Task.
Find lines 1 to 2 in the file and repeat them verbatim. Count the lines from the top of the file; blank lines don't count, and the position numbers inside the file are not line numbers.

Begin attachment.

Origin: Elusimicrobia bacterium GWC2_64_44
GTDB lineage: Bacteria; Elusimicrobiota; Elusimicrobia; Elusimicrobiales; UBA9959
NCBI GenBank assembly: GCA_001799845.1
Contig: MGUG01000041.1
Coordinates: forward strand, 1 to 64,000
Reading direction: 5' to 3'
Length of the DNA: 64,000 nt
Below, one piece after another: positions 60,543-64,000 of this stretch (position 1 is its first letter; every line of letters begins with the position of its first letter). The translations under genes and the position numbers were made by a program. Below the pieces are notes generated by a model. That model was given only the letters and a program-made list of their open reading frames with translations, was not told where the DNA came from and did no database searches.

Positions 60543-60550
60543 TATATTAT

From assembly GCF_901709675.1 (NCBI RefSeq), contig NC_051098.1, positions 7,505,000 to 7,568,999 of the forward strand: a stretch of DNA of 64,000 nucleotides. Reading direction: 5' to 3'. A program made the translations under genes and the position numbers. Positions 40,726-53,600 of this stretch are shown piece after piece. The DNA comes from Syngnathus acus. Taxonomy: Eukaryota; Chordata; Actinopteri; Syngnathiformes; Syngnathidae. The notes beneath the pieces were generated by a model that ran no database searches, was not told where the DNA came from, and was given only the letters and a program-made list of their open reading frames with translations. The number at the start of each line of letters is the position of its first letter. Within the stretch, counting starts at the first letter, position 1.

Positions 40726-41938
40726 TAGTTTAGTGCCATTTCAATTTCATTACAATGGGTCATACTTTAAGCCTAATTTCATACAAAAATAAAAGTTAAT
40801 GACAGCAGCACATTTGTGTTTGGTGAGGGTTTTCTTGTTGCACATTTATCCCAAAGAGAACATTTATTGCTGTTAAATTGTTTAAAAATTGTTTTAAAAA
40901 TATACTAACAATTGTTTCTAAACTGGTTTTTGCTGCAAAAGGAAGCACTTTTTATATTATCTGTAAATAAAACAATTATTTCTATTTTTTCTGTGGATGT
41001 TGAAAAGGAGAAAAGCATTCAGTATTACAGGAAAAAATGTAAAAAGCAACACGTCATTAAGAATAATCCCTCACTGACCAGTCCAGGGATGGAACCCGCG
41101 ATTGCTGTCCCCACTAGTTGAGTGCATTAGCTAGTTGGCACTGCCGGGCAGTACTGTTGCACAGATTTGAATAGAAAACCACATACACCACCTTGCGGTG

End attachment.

Origin: Elusimicrobia bacterium GWC2_64_44
GTDB lineage: Bacteria; Elusimicrobiota; Elusimicrobia; Elusimicrobiales; UBA9959